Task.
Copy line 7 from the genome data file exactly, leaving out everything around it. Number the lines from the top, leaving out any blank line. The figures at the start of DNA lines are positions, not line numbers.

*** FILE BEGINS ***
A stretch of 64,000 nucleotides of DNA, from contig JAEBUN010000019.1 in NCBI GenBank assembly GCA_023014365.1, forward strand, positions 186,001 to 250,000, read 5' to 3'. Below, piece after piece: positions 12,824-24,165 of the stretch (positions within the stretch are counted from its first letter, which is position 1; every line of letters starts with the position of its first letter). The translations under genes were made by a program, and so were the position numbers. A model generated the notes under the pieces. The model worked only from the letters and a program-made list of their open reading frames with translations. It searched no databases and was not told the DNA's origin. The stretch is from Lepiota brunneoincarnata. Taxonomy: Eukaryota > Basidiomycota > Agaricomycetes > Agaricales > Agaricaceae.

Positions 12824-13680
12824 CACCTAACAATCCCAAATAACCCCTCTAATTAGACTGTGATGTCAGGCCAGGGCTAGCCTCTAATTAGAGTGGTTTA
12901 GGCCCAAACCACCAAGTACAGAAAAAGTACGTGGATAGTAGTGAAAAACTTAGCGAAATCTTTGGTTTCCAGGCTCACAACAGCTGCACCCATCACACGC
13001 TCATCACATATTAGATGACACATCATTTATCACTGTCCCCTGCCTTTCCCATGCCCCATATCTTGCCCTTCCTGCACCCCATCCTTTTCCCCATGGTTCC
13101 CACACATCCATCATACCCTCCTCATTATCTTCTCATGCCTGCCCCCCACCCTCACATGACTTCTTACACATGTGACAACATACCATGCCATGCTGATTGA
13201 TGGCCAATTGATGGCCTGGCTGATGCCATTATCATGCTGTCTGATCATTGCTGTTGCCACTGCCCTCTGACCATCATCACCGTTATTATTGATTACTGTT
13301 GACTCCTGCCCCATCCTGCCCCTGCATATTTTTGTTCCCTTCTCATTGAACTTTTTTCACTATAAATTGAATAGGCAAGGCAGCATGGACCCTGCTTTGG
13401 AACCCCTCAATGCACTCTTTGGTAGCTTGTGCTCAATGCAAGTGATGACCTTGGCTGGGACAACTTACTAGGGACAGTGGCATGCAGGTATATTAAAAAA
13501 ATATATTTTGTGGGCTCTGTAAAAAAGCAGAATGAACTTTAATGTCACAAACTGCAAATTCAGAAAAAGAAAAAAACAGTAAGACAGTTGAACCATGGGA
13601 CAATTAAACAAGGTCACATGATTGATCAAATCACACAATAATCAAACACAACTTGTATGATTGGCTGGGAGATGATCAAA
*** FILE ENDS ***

13201 TGGCCAATTGATGGCCTGGCTGATGCCATTATCATGCTGTCTGATCATTGCTGTTGCCACTGCCCTCTGACCATCATCACCGTTATTATTGATTACTGTT